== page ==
Historic preservation takes center stage in new Kirkwood program
Dec 2014

Historic preservation takes center stage in new Kirkwood program

CEDAR RAPIDS – Even in working for one of the most iconic historic sites in Iowa, Taylor Manley knows there is always something new to learn about historic preservation.

“It’s one of those fields where there is a lot of potential, but there’s not a lot of people doing it,” said Manley, buildings and grounds specialist at Brucemore, a 26-acre estate centered around a 19th-century mansion in the heart of Cedar Rapids.

A new program offered by Kirkwood Community College could fill some of that void.

Kirkwood’s new Historic Preservation course series offers certificates in both exterior and interior historic preservation. The college notes that historical structure repair and preservation is a growing industry with workers in construction firms, local, state, and federal government positions, museums and preservation agencies.

Program Developer Carlton Goodwin said the courses are offered through Kirkwood’s Continuing Education program. Certificates provide an addition to a resume, Goodwin said, and students can receive discounted tuition for taking certificate programs as a series, rather than individually.

Classes that begin in January include preservation basics and weatherizing historic structures; followed by historic masonry; maintaining the exterior of historic buildings and repairing historic plaster walls and ceilings.

Costs and the number of sessions vary. For example, the weatherization class has two sessions, one of which is a hands-on full day, with a $195 course fee. The plaster class has four sessions with a $425 fee. More classes are planned for the summer.

The way the program came into existence differs from the college’s usual method, Goodwin noted.

Typically, Kirkwood responds to requests from people interested in pursuing particular classes, he said. In this case, the city of Cedar Rapids partnered with Kirkwood to create the classes as part of a mitigation project through the Federal Emergency Management Agency.

Because Cedar Rapids used federal funds to demolish historic structures after the 2008 flood, the classes were developed as part of the effort to help restore and preserve the city’s heritage.

The city originally agreed to nominate Automobile Row, from Sixth to 10th streets SE between Second and Third avenues, to the National Register of Historic Places after federal funds were used in 2011 to raze the flood-damaged First Street Parkade, which had been deemed historic.

When representatives of the nearby Cedar Rapids medical district opposed the idea of the Automobile Row historic district, the funding was switched to the new Kirkwood program.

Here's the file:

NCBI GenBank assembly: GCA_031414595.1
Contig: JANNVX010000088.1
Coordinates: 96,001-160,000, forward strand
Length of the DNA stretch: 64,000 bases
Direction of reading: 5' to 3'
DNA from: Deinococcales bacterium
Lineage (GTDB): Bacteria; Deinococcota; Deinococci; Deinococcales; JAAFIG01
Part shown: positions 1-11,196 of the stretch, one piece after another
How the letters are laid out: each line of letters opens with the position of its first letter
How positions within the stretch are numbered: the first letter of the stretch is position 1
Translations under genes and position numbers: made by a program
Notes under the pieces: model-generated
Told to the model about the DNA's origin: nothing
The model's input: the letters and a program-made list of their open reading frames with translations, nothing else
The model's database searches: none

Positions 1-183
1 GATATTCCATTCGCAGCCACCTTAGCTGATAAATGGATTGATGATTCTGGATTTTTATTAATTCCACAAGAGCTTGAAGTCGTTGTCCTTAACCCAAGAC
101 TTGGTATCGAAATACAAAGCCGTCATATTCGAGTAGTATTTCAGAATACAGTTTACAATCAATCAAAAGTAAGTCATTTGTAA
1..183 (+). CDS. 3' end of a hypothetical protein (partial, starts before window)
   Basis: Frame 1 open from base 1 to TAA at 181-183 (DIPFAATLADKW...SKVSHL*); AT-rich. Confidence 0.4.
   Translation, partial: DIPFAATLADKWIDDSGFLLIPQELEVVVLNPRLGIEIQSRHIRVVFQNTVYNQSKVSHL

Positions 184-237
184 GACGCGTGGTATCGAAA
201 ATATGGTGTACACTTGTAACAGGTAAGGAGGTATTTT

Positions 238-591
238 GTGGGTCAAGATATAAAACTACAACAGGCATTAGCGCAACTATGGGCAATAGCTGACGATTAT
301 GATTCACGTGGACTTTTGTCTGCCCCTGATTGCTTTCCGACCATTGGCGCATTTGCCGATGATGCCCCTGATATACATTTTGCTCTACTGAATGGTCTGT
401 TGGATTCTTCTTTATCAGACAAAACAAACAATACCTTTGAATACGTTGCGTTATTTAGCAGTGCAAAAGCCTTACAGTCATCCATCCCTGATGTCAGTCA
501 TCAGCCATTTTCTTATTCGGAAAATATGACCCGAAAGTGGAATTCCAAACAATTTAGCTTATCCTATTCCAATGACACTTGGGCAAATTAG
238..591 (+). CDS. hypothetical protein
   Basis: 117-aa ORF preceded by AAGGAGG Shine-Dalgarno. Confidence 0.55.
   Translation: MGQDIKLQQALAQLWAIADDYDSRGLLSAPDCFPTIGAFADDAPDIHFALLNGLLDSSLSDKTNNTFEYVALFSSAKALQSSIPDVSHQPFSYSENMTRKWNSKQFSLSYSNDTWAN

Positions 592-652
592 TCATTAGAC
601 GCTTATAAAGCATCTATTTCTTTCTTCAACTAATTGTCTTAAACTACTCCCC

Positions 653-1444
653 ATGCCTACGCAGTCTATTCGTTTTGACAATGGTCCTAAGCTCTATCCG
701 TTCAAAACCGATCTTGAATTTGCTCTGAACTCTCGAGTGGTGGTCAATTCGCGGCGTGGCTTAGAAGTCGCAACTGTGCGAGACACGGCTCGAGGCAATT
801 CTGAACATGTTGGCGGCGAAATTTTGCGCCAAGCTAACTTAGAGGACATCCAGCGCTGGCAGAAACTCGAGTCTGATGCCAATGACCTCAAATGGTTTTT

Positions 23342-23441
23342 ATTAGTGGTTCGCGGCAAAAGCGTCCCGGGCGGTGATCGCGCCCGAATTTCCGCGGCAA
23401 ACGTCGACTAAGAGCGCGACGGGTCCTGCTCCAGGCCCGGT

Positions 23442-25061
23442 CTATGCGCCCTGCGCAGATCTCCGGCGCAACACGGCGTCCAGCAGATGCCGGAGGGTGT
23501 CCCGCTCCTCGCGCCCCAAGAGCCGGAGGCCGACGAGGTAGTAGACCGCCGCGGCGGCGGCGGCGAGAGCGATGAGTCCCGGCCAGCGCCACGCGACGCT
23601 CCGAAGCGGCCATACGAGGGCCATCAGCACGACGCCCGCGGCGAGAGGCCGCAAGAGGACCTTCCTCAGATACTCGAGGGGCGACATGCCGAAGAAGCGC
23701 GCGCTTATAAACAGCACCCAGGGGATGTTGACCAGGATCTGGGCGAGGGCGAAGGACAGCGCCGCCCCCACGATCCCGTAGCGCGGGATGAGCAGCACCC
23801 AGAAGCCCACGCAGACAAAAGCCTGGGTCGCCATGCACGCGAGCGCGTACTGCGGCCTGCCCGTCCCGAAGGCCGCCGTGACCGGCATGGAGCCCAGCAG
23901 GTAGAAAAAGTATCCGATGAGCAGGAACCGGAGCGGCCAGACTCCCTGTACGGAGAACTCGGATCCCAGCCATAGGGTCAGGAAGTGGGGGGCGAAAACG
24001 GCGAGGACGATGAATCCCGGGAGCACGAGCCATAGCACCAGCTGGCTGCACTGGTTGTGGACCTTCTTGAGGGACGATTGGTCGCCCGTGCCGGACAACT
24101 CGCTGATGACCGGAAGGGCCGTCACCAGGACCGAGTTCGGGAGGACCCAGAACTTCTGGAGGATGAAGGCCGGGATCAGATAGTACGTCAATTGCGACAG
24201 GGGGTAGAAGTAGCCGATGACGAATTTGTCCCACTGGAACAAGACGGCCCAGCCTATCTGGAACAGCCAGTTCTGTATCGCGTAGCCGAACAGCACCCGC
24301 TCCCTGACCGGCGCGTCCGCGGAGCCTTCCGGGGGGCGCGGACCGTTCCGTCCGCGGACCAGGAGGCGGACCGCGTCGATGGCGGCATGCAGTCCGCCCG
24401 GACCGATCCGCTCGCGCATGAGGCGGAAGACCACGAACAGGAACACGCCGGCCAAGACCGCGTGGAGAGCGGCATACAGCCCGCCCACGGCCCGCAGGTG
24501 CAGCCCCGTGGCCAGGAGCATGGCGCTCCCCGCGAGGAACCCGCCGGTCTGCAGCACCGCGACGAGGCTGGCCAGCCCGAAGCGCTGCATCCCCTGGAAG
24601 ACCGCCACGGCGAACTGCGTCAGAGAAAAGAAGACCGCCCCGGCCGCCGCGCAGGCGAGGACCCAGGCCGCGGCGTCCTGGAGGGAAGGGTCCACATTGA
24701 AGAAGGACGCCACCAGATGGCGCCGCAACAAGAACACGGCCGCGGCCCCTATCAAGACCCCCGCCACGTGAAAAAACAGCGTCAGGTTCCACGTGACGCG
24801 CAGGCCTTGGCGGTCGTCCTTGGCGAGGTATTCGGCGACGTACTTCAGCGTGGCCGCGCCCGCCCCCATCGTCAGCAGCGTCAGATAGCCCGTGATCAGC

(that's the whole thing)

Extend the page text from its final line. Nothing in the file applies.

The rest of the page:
Goodwin said the courses were offered in the fall, but not enough students signed up to hold the sessions. He hopes that increased awareness will attract more students to the classes, which are offered at night.

Historic preservation efforts seem to fluctuate with the economy, said Ryan Prochaska, who will teach some of the Kirkwood classes.

When the economy is on the upswing, people appear more interested in investing in historic buildings, even though the cost-benefits are greater than building new, in any economic climate, Prochaska said.

Prochaska worked as a contractor for 12 years and for the National Park Service at the Herbert Hoover National Historic Site in West Branch, where he helped maintain many of the historic structures on the site.

While he enjoys the hands-on craftsmanship involved in historic preservation, Prochaska also will teach classes on historic preservation basics and other research-based courses as part of the Kirkwood series.

The four-part basics session will help students learn how to identify and prioritize historic preservation techniques to use on a range of properties and provide an understanding of historic preservation on the local, state and national levels in terms of history, incentives, standards and application.

Prochaska said contractors, housing inspectors, real estate agents and other professionals could benefit from the courses, in addition to owners of older homes.

Brucemore’s Manley said he hopes to learn more about his trade by taking the Kirkwood classes.

Taylor Manley, left, is shown working on the windows in the preschool room at Brucemore in Cedar Rapids, Iowa. (photo/courtesy of Brucemore)
Taylor Manley, left, is shown working on windows in the preschool room at Brucemore in Cedar Rapids, Iowa. (photo/courtesy of Brucemore)

Brucemore hires outside experts, as needed, for projects such as rehabilitating the historic Lord & Burnham Greenhouse and conservation of the mansion’s Grant Wood porch, but in-house experts like Manley have worked on windows and other projects throughout the estate.

Manley has gone out-of-state to preservation seminars and has participated in half-day workshops in the area, but said he was attracted to the idea of a certificate program.

“I’m always looking to improve,” he said. “Everyone does things differently and even if I come away learning one thing, it will be a good experience.”

Historic Preservation Basics begins Jan. 6 at Kirkwood in Cedar Rapids. For more information, see or call: 1-800-332-8833 or 319-398-1022.


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